Elvis agrees: “When you write all the time you mentally want to try different things, you know, to challenge yourself.” But he’s quick to shrug off the suggestion that this shift in style and tone is contrived. “I don’t think it was totally deliberate to make a statement to show everyone we aren’t who they think we are, it’s more of a natural evolution.”
Both Zac and Elvis are happy to play with their fans’ preconceptions. Although FIDLAR’s themes have remained comparably consistent, the accompanying music has often shifted. Early in their career, the fuzzy grunge of ‘Awkward’ surprised many who were accustomed to the more purposefully frivolous sound of their first tracks. ‘40oz. On Repeat’ – the lead song from ‘Too’ – then sat somewhere between the two before breaking into a nursery rhyme-esque refrain. “Going into making a record and changing it up is actually pretty fun for us,” Zac beams. “With a band like ours, a lot of people just expect it to be the same thing.”
“The reason why we make music is to feel good. It’s what we do and know how to do.”
— Zac Carper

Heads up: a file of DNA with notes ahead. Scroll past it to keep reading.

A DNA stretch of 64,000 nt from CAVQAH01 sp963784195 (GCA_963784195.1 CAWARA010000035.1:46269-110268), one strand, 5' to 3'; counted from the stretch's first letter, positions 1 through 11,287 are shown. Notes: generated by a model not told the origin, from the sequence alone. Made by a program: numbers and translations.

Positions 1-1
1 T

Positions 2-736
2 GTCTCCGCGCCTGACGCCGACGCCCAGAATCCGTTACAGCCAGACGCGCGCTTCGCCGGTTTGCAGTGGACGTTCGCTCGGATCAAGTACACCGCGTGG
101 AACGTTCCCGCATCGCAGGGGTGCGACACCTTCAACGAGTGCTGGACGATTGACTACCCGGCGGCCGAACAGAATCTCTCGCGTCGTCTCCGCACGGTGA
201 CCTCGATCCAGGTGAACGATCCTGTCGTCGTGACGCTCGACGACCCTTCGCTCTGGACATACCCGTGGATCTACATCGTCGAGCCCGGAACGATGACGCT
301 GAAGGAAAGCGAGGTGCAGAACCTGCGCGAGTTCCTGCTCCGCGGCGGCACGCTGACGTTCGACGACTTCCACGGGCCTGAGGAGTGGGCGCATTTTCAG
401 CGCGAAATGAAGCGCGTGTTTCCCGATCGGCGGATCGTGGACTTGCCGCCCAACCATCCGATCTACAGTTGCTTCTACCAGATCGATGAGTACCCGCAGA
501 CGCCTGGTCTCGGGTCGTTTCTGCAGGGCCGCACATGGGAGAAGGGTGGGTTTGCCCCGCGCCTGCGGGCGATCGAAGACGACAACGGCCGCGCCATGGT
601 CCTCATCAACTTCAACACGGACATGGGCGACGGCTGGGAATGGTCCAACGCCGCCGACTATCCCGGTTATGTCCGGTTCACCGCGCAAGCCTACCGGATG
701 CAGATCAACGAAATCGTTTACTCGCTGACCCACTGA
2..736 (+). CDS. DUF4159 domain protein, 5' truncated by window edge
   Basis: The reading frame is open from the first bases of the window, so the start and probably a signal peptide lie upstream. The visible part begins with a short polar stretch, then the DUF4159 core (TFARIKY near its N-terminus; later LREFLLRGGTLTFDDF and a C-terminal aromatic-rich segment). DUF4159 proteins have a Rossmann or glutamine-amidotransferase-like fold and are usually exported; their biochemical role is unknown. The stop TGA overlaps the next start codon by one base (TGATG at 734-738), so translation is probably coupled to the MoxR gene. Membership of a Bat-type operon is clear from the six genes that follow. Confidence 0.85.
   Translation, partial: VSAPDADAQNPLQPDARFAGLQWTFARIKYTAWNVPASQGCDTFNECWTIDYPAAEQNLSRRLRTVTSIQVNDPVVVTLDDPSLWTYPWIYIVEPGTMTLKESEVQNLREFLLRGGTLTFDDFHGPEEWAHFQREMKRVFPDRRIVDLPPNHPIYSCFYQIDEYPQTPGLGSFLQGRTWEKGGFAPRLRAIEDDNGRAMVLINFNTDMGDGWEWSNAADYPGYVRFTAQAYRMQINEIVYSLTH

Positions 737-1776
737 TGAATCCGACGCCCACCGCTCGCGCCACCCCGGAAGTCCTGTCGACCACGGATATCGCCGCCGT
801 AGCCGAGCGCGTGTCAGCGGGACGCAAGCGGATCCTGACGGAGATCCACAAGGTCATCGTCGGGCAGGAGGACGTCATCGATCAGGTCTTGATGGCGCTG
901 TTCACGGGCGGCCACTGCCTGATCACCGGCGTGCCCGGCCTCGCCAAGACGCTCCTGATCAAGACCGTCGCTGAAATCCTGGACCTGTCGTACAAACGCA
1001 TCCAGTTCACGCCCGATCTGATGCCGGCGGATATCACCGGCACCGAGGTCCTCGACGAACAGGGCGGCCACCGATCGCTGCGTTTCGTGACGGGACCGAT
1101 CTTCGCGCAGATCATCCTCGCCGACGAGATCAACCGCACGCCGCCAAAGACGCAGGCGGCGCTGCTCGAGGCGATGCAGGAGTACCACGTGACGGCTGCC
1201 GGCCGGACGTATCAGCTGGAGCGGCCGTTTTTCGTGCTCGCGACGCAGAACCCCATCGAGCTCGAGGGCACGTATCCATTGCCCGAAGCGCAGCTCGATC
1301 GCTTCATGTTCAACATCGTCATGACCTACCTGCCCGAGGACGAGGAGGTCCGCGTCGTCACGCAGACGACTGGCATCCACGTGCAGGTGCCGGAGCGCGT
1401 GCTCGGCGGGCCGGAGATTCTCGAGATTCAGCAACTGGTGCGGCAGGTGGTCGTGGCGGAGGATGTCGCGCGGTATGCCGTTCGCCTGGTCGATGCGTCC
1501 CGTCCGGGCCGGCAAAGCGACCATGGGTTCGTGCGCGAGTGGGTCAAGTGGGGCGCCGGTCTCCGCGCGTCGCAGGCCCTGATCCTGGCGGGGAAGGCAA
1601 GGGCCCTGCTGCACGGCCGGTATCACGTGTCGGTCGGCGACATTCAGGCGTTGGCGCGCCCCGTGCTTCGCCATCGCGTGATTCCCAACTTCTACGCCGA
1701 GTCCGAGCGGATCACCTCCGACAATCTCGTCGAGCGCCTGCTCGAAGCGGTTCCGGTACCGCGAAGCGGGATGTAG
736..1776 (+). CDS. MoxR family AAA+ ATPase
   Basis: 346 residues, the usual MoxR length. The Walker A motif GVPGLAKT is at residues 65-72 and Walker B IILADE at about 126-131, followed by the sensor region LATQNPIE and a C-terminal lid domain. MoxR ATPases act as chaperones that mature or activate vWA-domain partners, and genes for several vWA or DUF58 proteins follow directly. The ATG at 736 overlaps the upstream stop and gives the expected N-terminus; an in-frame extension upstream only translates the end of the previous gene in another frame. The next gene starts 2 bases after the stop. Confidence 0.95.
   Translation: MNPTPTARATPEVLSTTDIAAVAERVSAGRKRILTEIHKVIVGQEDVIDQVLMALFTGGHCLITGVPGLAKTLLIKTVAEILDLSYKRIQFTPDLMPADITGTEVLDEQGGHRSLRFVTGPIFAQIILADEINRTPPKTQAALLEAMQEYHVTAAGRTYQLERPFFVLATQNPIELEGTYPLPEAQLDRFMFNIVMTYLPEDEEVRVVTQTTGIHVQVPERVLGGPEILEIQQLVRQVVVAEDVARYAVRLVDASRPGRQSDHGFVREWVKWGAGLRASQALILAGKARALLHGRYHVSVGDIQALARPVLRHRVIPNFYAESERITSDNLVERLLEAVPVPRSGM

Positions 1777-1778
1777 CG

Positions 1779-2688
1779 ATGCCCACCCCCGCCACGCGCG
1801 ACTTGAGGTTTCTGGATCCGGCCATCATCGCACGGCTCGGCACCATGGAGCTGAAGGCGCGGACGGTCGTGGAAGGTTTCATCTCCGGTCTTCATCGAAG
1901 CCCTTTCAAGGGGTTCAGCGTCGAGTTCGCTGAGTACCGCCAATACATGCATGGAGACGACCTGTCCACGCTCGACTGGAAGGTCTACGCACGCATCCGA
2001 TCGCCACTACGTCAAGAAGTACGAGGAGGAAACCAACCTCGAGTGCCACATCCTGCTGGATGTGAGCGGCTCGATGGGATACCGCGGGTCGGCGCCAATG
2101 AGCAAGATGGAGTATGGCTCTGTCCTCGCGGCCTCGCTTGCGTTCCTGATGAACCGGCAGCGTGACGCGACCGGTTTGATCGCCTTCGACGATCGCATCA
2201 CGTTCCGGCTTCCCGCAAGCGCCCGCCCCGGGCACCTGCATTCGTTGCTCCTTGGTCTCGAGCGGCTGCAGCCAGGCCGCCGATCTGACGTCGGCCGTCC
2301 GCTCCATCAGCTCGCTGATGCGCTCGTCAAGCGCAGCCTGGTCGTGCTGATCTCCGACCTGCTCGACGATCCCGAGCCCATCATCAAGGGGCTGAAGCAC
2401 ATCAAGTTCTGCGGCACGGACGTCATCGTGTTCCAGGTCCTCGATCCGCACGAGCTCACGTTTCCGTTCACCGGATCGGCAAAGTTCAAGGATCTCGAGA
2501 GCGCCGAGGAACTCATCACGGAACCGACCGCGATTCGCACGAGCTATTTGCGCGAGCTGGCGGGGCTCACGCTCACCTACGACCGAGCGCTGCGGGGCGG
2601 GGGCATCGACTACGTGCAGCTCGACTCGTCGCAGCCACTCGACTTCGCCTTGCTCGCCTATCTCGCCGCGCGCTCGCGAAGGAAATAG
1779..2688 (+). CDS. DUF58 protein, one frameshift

“We aren’t making music to make other people happy,” Elvis jumps in. “It’s to make ourselves happy, and to make the music we want to listen to. Once you get into thinking about what other people are going to think or feel about it, that’s just trying to control the outcome of releasing our music. We can’t control anything apart from what we are putting out there.”
It’s this musical confidence that further elevates ‘Almost Free’, a record that has replaced the anxiety of FIDLAR’s previous material in favour of an acceptance of contradiction. If this is painting a snapshot of LA life, it’s a way of living that Zac, Elvis and the rest of FIDLAR have come to understand. Having turned to and from alcohol and drugs, and with the record discussing both the often-troubling realities and the unabashed fun of the city, nothing ever feels conclusive. And for the band’s central duo, this makes sense; above it all, it’s about finding the fun in the everyday. “The reason why we make music is to feel good. It’s what we do and know how to do,” Zac offers enthusiastically before laughing: “We don’t know how to do anything else…”
‘Almost Free’ is out now via Mom + Pop.